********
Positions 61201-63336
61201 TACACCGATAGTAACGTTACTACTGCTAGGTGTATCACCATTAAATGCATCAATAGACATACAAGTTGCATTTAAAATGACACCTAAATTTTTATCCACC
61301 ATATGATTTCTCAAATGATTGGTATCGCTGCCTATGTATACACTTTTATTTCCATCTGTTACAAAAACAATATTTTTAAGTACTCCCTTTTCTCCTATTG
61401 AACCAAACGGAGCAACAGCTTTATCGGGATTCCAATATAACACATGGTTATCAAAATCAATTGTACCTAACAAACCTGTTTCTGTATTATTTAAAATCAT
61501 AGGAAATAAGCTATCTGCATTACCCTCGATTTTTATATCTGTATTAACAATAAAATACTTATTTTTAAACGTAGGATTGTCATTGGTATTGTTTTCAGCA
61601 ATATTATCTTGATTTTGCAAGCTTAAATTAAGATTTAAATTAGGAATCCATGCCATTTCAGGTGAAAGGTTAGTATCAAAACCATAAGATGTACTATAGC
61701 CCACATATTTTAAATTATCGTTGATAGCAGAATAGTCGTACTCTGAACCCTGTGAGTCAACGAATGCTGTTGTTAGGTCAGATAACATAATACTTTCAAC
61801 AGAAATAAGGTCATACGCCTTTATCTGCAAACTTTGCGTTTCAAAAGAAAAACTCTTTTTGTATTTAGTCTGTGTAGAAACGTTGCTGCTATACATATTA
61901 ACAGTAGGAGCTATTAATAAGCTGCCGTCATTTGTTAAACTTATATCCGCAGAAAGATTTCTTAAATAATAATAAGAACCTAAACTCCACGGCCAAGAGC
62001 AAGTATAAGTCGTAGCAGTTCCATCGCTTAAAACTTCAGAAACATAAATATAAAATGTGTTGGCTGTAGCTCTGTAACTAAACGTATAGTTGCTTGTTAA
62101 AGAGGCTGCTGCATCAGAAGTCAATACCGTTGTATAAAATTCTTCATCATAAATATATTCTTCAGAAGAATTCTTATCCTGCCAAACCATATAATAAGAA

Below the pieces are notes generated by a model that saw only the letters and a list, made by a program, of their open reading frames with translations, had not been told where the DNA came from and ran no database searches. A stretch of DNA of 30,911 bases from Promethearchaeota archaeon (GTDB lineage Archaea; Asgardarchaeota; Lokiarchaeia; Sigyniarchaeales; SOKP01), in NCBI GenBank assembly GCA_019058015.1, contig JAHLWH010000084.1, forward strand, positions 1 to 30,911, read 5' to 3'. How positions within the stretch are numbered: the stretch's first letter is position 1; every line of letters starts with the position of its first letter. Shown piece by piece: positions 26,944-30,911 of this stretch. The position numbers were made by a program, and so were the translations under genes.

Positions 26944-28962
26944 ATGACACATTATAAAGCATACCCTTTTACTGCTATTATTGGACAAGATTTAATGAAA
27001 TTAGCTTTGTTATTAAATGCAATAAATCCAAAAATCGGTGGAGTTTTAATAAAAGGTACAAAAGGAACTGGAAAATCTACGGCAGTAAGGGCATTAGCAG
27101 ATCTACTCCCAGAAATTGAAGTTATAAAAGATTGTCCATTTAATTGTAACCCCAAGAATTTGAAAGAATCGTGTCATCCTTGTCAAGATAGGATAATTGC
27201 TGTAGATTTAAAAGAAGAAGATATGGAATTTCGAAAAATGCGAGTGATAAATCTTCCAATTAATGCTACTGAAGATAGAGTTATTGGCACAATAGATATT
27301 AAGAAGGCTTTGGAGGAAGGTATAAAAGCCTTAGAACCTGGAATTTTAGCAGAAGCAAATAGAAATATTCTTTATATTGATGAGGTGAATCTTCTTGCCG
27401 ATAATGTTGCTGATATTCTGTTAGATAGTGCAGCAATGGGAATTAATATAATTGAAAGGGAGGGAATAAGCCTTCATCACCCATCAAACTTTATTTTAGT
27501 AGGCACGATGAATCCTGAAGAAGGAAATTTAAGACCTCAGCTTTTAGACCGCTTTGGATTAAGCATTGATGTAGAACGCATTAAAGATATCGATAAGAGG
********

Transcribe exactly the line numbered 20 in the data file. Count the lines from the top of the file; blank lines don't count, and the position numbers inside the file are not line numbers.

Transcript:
27501 AGGCACGATGAATCCTGAAGAAGGAAATTTAAGACCTCAGCTTTTAGACCGCTTTGGATTAAGCATTGATGTAGAACGCATTAAAGATATCGATAAGAGG